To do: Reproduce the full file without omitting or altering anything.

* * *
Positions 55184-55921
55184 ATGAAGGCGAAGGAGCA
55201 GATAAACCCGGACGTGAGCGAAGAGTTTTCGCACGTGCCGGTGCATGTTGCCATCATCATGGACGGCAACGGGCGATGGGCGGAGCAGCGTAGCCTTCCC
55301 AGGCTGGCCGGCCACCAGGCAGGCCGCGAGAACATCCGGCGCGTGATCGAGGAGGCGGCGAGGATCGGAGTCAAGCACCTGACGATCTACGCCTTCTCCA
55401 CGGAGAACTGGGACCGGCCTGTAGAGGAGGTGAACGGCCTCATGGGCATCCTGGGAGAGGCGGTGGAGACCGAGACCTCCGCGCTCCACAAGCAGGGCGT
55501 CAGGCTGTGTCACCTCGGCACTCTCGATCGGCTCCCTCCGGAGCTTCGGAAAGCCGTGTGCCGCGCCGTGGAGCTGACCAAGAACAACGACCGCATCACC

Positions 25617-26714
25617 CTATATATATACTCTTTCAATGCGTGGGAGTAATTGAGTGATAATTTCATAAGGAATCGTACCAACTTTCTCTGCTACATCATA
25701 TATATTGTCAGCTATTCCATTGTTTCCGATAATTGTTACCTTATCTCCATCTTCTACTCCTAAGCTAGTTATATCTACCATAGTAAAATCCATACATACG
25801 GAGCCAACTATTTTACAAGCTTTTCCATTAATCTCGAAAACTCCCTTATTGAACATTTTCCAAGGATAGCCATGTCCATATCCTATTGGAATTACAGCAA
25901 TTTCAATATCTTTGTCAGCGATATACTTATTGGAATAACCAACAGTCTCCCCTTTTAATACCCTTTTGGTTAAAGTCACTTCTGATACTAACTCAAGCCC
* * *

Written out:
Positions 55184-55921
55184 ATGAAGGCGAAGGAGCA
55201 GATAAACCCGGACGTGAGCGAAGAGTTTTCGCACGTGCCGGTGCATGTTGCCATCATCATGGACGGCAACGGGCGATGGGCGGAGCAGCGTAGCCTTCCC
55301 AGGCTGGCCGGCCACCAGGCAGGCCGCGAGAACATCCGGCGCGTGATCGAGGAGGCGGCGAGGATCGGAGTCAAGCACCTGACGATCTACGCCTTCTCCA
55401 CGGAGAACTGGGACCGGCCTGTAGAGGAGGTGAACGGCCTCATGGGCATCCTGGGAGAGGCGGTGGAGACCGAGACCTCCGCGCTCCACAAGCAGGGCGT
55501 CAGGCTGTGTCACCTCGGCACTCTCGATCGGCTCCCTCCGGAGCTTCGGAAAGCCGTGTGCCGCGCCGTGGAGCTGACCAAGAACAACGACCGCATCACC

Positions 25617-26714
25617 CTATATATATACTCTTTCAATGCGTGGGAGTAATTGAGTGATAATTTCATAAGGAATCGTACCAACTTTCTCTGCTACATCATA
25701 TATATTGTCAGCTATTCCATTGTTTCCGATAATTGTTACCTTATCTCCATCTTCTACTCCTAAGCTAGTTATATCTACCATAGTAAAATCCATACATACG
25801 GAGCCAACTATTTTACAAGCTTTTCCATTAATCTCGAAAACTCCCTTATTGAACATTTTCCAAGGATAGCCATGTCCATATCCTATTGGAATTACAGCAA
25901 TTTCAATATCTTTGTCAGCGATATACTTATTGGAATAACCAACAGTCTCCCCTTTTAATACCCTTTTGGTTAAAGTCACTTCTGATACTAACTCAAGCCC